“A hoofing time!”
That’s Royal Marines-speak for ‘amazing’ and how a royal marines cadet described competing for the coveted Gibraltar Cup
Royal marines cadet David, from Preston Detachment, said taking part in the Gibraltar Cup competition was “the experience of a lifetime”. He was one of 48 cadets from detachments across the UK who descended on Commando Training Centre Royal Marines (CTCRM), Devon, in March. Over the course of a weekend, they were there to face a series of challenging activities that capture the mindset and determination of the Royal Marines.
The ‘Gib Cup’ is designed around the Cadet Training Programme, so the teams already have most of the skills they need to take part. The RMC detachments are assessed throughout the year to determine which ones have achieved the highest standard of all-round merit in their company – and who will get to attend the competition. The six detachments, one from each area, are usually identified by their companies in November/December, so they get three to four months to train.
The competition tests cadets to combine the commando values (excellence, integrity, self-discipline, humility) and qualities (courage, determination, unselfishness, cheerfulness), with the commando mindset: ‘Be the first to understand; the first to adapt and respond; and the first to overcome.’
After a demanding range of activities, Guildford Detachment took home the cup, presented to them by the Commandant Colonel Royal Marines Cadets, Brigadier Ged Salzano MBE RM.
Are you up for the cup? This is what it takes…
Phase one: sleep out
Beginning on Friday evening, when the cadets arrive, phase one includes: a kit check, weapons-handling test, writing a route card (a plan for the next day) and the delivery of a set of ‘orders’ by the cadet Section Commander (information for the next day).
The cadets then deploy into the field on Woodbury Common Training Area and sleep out overnight, taking care of their own field hygiene and weapons safety, staying warm and dry as well as cooking for themselves.
Phase two: navigation
After the morning routine (hygiene, cooking breakfast, kit and equipment check), cadets set off as a section to navigate to and complete a set of six stances, designed to test their knowledge of the RMC syllabus, assess how they work as a team and see how the Section Commander performs as a leader. They must communicate effectively and work together. They are tracked by GPS devices, just in case they take a wrong turn.
Phase two ends by going into a ‘harbour’ area in a safe, wooded area and building their own shelter. They cook an evening meal using rations and check on each other to make sure everyone is OK. This challenging but rewarding phase is a favourite part of the competition for many cadets.
Phase three: physical challenge
After clearing their harbour area and returning to base, the cadets get ready for the next event. Following a hot breakfast and a kit check, all teams move to Bottom Field, where a series of physical and teamwork challenges await them.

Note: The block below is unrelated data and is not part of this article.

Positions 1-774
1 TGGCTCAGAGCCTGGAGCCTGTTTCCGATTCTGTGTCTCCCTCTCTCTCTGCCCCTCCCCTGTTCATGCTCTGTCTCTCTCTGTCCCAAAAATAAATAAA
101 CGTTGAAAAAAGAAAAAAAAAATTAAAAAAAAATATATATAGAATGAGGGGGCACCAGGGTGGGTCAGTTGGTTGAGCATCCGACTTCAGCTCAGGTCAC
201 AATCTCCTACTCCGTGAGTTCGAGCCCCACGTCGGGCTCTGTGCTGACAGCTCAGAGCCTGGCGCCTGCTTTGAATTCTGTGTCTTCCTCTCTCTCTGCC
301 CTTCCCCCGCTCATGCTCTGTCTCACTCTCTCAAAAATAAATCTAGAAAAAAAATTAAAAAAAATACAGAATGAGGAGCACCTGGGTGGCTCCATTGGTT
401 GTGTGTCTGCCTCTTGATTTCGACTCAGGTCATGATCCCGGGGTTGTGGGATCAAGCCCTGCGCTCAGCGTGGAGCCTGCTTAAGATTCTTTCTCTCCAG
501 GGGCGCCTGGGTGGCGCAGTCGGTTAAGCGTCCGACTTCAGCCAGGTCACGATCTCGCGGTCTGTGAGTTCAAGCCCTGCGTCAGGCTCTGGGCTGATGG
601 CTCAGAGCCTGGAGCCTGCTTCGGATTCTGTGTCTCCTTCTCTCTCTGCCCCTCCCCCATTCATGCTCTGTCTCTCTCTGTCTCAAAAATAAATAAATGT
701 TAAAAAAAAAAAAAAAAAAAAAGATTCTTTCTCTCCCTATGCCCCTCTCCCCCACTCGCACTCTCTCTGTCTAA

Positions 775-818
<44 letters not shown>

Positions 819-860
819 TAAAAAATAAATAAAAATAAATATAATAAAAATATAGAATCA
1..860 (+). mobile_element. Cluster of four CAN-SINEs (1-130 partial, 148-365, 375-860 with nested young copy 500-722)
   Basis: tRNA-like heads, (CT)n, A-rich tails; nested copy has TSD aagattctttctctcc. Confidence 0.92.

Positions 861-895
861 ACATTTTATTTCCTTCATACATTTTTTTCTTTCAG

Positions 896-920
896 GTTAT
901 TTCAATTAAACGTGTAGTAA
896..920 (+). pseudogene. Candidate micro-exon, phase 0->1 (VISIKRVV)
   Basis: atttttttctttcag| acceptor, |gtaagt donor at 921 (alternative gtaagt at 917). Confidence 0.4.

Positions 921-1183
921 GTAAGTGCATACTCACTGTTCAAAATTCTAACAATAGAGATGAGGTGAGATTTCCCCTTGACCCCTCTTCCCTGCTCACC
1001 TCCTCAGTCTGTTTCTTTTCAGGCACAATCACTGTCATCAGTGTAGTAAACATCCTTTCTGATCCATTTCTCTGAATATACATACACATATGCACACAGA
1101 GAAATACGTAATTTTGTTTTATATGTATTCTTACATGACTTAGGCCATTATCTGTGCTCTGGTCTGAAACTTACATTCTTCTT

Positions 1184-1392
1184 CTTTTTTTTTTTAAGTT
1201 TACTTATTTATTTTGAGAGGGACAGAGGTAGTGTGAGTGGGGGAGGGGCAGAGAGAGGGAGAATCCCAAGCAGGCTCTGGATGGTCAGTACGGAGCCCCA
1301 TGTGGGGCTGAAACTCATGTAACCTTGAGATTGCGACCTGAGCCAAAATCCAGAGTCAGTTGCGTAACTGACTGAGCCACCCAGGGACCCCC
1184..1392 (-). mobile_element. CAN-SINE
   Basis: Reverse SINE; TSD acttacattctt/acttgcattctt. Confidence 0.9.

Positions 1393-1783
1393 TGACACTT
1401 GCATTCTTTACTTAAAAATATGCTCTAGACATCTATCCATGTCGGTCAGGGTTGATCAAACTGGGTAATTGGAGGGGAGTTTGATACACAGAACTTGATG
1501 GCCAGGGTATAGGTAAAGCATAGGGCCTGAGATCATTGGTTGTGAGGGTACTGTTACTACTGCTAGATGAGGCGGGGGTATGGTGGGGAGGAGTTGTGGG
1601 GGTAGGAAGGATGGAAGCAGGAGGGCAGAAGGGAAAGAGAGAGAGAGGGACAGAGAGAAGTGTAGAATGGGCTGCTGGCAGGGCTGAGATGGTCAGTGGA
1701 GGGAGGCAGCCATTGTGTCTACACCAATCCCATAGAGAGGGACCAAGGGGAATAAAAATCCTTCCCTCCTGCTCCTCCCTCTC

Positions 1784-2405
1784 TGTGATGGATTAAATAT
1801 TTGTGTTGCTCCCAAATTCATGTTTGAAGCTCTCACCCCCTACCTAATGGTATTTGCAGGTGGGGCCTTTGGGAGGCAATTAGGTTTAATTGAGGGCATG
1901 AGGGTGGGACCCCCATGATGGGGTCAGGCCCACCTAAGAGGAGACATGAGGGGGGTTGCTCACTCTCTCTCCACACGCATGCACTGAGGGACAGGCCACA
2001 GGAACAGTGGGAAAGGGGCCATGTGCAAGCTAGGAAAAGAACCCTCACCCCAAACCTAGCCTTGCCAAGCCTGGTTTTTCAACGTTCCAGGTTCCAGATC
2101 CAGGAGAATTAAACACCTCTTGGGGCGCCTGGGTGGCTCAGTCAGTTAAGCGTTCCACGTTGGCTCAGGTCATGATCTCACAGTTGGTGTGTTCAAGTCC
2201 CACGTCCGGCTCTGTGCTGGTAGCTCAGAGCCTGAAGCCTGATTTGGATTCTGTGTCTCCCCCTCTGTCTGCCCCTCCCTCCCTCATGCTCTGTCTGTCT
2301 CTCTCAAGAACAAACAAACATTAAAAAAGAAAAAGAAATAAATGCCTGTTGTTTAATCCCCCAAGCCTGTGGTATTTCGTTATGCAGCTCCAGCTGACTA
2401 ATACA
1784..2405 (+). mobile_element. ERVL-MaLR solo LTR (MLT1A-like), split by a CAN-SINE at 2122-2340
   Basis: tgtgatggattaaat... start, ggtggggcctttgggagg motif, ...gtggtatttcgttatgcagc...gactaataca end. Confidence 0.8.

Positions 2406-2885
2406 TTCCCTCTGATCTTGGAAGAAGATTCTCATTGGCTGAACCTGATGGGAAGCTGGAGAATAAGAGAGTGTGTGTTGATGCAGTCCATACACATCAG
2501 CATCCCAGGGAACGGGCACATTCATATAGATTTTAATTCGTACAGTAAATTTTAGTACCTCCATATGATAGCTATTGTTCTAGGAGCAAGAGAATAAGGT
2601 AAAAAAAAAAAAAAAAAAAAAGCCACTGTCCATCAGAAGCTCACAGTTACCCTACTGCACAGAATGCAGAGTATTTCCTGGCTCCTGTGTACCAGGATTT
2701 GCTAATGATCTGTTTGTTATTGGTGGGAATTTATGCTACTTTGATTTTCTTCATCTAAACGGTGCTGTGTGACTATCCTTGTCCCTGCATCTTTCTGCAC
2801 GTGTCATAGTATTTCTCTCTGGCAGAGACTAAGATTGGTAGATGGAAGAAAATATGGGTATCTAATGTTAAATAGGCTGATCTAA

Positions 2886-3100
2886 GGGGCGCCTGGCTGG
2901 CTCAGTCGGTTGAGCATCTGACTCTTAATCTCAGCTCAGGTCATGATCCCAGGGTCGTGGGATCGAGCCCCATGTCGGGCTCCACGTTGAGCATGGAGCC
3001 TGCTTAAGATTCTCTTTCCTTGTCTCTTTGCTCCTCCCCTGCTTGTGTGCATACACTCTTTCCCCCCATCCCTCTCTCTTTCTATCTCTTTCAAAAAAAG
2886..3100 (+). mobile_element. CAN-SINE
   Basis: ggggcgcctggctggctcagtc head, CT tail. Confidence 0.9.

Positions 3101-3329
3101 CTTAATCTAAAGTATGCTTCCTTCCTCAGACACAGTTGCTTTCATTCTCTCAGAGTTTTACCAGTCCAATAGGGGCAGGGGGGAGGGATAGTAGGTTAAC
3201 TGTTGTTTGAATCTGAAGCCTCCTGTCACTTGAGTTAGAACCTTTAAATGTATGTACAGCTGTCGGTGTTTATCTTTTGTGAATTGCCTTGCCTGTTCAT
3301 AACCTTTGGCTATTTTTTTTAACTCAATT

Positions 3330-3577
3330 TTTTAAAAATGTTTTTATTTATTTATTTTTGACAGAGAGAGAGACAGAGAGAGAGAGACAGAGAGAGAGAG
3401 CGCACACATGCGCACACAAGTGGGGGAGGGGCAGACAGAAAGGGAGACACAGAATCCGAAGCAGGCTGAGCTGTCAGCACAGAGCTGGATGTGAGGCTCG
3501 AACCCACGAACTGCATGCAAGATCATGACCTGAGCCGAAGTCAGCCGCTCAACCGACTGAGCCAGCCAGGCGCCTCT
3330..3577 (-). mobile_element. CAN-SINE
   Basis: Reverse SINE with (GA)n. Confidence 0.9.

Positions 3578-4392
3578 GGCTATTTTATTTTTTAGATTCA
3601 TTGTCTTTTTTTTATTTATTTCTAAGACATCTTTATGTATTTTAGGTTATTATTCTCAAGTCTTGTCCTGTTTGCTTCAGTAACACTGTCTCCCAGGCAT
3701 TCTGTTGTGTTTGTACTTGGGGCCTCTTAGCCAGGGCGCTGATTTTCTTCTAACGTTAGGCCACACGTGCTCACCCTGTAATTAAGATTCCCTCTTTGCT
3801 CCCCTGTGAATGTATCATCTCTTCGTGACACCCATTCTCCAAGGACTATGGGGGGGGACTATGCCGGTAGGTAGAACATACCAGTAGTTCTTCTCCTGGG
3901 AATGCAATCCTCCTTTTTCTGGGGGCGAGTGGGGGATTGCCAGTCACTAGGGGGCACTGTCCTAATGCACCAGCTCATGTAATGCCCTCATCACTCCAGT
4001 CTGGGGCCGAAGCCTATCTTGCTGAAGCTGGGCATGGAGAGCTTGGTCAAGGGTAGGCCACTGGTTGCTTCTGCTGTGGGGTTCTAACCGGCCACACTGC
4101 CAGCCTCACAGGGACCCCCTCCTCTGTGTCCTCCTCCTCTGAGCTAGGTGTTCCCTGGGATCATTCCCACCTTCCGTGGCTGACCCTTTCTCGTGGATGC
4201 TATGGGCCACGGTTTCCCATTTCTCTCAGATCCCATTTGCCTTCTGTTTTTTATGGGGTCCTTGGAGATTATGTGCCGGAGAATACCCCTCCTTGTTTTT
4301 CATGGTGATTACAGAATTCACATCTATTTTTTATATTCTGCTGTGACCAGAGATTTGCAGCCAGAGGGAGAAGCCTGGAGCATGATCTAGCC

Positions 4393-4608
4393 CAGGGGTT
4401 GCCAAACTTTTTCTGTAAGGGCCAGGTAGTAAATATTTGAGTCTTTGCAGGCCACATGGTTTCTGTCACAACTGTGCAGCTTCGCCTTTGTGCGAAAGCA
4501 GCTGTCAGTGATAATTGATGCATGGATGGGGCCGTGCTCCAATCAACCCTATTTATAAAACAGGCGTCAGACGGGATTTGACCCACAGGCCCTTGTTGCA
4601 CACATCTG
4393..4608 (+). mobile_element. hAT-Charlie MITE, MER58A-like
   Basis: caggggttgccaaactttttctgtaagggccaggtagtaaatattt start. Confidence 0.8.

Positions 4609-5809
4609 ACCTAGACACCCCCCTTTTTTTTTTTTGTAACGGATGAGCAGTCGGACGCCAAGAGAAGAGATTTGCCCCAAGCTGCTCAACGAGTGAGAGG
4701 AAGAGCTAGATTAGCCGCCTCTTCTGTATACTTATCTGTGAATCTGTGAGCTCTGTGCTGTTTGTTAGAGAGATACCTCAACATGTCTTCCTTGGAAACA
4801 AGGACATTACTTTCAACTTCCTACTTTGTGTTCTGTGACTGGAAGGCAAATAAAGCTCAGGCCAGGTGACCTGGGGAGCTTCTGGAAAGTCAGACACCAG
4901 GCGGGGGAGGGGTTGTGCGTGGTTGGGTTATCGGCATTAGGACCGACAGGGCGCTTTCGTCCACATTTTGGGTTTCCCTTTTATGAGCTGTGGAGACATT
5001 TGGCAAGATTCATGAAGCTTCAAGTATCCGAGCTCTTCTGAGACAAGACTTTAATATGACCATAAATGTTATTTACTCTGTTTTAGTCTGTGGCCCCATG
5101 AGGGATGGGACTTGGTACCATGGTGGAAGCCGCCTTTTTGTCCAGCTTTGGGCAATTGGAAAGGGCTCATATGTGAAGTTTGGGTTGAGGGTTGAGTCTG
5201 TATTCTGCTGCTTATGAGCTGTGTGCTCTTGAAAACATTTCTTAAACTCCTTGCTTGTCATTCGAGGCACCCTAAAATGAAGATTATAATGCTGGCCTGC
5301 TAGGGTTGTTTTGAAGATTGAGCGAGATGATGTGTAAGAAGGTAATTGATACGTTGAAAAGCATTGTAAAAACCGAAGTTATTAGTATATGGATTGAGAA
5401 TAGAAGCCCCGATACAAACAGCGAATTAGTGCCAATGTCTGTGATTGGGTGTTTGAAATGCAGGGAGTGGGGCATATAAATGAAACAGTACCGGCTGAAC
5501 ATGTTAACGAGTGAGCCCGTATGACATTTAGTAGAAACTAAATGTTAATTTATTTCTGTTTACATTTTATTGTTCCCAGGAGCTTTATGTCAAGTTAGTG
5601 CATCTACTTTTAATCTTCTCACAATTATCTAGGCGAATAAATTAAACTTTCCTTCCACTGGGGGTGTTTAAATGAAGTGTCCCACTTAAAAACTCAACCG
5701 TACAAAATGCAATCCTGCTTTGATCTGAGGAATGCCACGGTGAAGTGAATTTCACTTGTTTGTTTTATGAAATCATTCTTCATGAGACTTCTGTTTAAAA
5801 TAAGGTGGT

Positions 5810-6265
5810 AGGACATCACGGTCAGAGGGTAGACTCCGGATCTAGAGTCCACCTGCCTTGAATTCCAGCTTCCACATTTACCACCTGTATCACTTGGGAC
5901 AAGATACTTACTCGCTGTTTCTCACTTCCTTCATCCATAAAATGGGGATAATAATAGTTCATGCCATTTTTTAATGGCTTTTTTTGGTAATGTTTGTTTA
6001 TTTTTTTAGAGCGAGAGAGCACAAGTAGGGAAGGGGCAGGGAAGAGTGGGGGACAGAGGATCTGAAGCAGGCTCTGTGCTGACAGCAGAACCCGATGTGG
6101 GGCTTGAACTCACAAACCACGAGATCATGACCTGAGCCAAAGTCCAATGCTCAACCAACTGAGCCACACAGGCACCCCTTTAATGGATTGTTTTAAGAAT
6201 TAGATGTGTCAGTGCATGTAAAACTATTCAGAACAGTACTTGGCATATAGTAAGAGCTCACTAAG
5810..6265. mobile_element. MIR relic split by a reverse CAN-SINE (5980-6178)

Tired but happy, the cadets then wash up and change into clean uniform for the results and presentations.
A volunteer’s take on Gib Cup
We asked Lt (SCC) Fay Taylor RNR, Regimental Clerk, Royal Marines Cadets, to share her perspective…
What did the cadets get out of it?
“Following a long break due to the pandemic, cadets were excited to attend. There were some nerves, but they all supported each other. All the cadets enjoyed their time at CTCRM and were extremely proud to have reached this level of competition. It’s tiring and challenging, but the experience of visiting CTCRM and feeling the true sense of the Royal Marines Corps family ethos overrides most things. It’s a truly immersive experience for cadets.”
What’s it like being at a Royal Marines training centre?
“We were supported extremely well by CTCRM and it was great to hear how impressed they were with the professionalism, camaraderie and knowledge of our cadets. The CTCRM staff – some of them former sea cadets – were delighted to engage with our young people and it means a lot to the cadets to see the level of interest taken by those of influence.”
What’s it like for the volunteers?
“Our dedicated volunteers work hard to ensure that we deliver a safe, engaging and enjoyable competition. This involves months of planning, fitted around full-time jobs and family life. But being a volunteer is hugely rewarding and the best reward is seeing cadets as they arrive and realise just how far they have come in terms of determination and training – it’s truly inspirational. Many Cadet Force Adult Volunteers were cadets themselves and the overwhelming response when asked is, ‘We do it because someone like us volunteered so that we could grow.’”
Gibraltar Cup 2022: the results
Best Section Commander
Cdt Cpl Josephine, Sheffield Detachment, X-Ray Company (pictured above)
Gibraltar Cup Winners
Guildford Detachment, Zulu Company
Queensferry Detachment, Yankee Company
Weston-super-Mare Detachment, Alpha Company
Ruislip Detachment, Lima Company
Preston Detachment, Bravo Company
Photos: Nathaniel Rosa
Proud to parade
The National Trafalgar Day Parade is one of our biggest events. Some of those who were there share their experiences of taking part
Making a splash
We headed down to the National Combined Regatta at London’s Royal Victoria Docks to chat to some of the cadets, volunteers and staff who were there